By JD Heyes
During Barack Obama’s regime, Glenn Greenwald and a few other investigative journalists associated with him revealed through whistleblower Edward Snowden a complex, widespread — and shocking — National Security Agency operation to literally electronically spy on virtually every American who had an electronic device.
The program involved very sophisticated software tools that were classified at the highest levels. But Snowden, who was a very well-paid NSA contractor at the time, felt like he had to do his civic duty and blow the whistle on the entire operation.
His story rocked official Washington, and politicians from both sides of the aisle demanded a) that the program end; and b) answers from the Obama administration about who was responsible for the program and the extent it was being utilized to target and persecute American citizens (who were paying for it with their tax dollars).
Now, less than a decade later, another bombshell revelation: The FBI has apparently picked up where the NSA left off — that is, if the NSA every really did end its program — according to newly outraged lawmakers who are once again demanding answers and accountability.
Top House Republicans are demanding answers from the FBI after court-ordered information came to light showing that the federal agency had collected the information of over 3 million Americans without a warrant.
In a May 25 letter to FBI Director Christopher Wray, Reps. Jim Jordan (R-Ohio) and Mike Turner (R-Ohio) asked Wray to explain why his agency had wiretapped and gathered personal information on over 3.3 million Americans without a warrant.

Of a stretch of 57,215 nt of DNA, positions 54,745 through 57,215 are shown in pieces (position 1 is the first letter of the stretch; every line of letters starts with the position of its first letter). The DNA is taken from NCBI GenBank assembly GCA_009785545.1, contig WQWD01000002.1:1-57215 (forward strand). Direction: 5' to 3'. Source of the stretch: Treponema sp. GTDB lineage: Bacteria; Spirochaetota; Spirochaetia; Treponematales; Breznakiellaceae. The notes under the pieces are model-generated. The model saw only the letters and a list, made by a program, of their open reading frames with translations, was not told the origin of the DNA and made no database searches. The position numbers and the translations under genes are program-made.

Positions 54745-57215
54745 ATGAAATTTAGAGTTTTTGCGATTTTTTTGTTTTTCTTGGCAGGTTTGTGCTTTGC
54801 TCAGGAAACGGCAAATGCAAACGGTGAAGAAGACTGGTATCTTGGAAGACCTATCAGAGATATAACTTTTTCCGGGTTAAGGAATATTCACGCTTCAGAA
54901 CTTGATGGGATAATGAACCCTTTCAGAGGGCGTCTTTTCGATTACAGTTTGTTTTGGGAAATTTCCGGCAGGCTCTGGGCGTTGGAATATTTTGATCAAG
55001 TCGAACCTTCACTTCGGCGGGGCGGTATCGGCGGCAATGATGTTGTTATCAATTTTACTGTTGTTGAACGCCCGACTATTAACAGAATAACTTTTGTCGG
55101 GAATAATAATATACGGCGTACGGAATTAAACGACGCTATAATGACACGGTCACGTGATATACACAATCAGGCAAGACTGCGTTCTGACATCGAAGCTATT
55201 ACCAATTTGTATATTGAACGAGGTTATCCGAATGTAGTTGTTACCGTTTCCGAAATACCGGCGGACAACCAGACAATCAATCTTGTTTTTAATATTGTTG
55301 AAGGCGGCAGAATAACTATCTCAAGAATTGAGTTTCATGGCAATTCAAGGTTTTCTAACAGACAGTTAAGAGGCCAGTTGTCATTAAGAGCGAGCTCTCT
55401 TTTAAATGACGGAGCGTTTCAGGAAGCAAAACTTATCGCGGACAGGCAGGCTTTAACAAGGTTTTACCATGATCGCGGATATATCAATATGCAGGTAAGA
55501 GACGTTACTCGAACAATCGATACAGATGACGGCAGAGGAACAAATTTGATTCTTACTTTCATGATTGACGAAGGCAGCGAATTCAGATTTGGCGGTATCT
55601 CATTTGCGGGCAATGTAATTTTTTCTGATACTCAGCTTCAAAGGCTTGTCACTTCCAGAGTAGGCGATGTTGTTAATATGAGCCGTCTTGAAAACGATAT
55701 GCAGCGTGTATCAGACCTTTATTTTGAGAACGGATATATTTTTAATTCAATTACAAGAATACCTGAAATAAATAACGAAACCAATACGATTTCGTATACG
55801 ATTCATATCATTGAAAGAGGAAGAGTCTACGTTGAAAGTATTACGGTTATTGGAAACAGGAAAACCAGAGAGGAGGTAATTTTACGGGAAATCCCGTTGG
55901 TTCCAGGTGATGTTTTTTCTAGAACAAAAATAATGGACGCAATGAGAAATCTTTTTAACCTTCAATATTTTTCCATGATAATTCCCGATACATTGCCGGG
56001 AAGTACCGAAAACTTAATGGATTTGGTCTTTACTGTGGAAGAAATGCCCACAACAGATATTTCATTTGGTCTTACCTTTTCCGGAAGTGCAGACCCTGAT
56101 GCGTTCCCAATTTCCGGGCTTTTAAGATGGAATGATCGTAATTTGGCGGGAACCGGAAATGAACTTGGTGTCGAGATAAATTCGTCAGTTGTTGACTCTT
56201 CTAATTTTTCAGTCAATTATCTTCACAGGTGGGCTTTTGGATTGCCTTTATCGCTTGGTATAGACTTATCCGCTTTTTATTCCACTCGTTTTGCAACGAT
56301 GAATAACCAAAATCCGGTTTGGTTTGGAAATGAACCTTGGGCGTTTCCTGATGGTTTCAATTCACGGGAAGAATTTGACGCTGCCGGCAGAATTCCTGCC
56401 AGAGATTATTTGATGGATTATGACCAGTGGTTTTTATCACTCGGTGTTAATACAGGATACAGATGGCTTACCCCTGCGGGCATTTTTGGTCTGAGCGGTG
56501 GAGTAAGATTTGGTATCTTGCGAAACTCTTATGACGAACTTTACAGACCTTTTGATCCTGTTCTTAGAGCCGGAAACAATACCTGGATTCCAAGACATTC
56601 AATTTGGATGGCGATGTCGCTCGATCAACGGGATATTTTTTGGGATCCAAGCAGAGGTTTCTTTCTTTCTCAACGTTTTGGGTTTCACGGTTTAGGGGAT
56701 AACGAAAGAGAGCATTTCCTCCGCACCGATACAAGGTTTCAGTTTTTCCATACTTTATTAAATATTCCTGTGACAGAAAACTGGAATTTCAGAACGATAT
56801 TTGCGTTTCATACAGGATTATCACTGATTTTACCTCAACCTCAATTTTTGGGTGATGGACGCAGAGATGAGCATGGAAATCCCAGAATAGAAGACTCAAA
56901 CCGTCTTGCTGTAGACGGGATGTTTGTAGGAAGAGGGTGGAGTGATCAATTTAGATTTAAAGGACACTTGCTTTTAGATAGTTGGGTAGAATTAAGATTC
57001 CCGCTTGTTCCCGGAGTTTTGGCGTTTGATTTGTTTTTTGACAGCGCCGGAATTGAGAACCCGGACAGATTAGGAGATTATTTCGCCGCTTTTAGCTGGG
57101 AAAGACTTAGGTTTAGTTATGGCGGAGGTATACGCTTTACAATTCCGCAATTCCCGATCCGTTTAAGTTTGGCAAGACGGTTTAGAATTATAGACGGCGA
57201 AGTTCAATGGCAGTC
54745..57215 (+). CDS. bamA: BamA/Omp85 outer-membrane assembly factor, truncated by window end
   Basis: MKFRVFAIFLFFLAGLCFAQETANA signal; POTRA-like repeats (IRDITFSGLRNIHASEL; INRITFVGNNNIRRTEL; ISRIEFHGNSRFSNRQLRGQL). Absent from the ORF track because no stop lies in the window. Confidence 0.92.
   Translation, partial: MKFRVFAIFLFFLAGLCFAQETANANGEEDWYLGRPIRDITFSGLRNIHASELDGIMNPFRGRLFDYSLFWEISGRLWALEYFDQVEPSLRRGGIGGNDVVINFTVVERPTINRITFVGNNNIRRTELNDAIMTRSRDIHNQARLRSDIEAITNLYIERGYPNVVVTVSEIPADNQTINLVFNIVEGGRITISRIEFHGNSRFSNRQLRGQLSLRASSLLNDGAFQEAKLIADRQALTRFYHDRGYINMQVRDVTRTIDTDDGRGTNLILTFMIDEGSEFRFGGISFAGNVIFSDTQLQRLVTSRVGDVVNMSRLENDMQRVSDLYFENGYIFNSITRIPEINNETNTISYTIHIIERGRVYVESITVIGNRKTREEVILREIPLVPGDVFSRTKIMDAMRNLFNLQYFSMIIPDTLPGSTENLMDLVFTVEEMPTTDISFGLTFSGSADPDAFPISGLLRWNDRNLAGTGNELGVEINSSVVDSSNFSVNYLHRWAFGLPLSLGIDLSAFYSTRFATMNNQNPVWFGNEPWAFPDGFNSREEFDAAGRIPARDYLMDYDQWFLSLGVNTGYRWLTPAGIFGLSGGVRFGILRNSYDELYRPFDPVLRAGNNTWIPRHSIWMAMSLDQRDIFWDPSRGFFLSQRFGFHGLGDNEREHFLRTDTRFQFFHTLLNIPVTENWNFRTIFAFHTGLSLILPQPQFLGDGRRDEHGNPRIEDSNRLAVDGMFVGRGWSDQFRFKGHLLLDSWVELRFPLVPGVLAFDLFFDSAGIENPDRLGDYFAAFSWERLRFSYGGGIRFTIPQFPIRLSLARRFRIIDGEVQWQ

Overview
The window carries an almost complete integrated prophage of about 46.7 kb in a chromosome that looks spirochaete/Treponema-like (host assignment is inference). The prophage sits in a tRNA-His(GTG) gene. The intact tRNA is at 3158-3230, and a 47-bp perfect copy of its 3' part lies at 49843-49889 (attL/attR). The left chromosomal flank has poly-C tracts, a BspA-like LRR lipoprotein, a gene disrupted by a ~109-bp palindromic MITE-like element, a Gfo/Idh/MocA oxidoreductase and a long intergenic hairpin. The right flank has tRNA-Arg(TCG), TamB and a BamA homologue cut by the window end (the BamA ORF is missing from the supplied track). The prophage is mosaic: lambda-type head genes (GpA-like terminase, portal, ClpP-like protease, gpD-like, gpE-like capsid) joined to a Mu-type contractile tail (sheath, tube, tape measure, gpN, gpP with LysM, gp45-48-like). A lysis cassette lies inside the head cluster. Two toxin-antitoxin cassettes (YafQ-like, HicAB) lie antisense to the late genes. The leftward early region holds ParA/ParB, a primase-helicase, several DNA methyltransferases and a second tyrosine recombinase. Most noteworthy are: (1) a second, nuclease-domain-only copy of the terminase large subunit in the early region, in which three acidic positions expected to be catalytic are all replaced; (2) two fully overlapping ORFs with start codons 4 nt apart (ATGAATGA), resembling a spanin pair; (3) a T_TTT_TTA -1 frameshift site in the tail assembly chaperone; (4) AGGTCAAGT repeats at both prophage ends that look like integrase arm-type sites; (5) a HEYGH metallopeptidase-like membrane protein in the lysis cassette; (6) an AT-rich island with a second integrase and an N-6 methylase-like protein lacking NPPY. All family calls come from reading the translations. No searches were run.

Limited authority to gather foreign intelligence information is granted by the Foreign Intelligence Surveillance Act.
One section of the law, which was originally passed in 1978, called “702” states that “the Attorney General (AG) and the Director of National Intelligence (DNI) may jointly authorize the targeting of (i) non-U.S. persons (ii) who are reasonably believed to be outside of the United States (iii) to acquire foreign intelligence information.”
But, the provision also grants an expanding circle of potential searches to the FBI and other intelligence agencies that can utilize the authority to target Americans who may have come in contact with foreigners already under surveillance. And it’s this power that the FBI and NSA thoroughly abused.
Historically speaking, details about how the law has been utilized against American citizens has been shielded from the public, buried in reports that are classified.
But in November 2020, a decision by the Foreign Intelligence Surveillance Court, or FISC, which hears secret evidence from U.S. intelligence agencies seeking surveillance warrants, required that the Office of the Director of National Intelligence (ODNI) report on “the number of U.S. person queries run by the FBI against Section 702-acquired information.”
To comply with the order, ODNI’s recently-released Annual Statistical Transparency Report contained information on the frequency of the FBI gathering information on U.S. citizens using Section 702 authorities last year.
“In total, queries against U.S. citizens came out to a jaw-dropping 3,394,053 searches. By comparison, only 1,324,057 such queries were made in 2020, representing around a 250 percent increase during President Joe Biden’s first year in office,” The Epoch Times reported.
“According to ODNI more than half of these queries—approximately 1.9 million—were part of the larger investigation of alleged Russian attempts to target or weaken U.S. critical infrastructure,” the outlet continued.
The intelligence director’s office also admitted that on at least four occasions, the FBI did not bother to get FISC approval to access information that was collected under Section 702.
The FBI has been busted for abusing its legal authorities under the section before.
In November 2020, the FISC announced that “the government … reported numerous incidents” in which the bureau spied on Americans and gathered confidential information without first obtaining a FISC warrant.
But the problem is this: Not enough lawmakers in Congress would vote to substantially strip the FBI and the Justice Department of funding and the corrupt officials who run both know that. They also know they’re never going to be held accountable.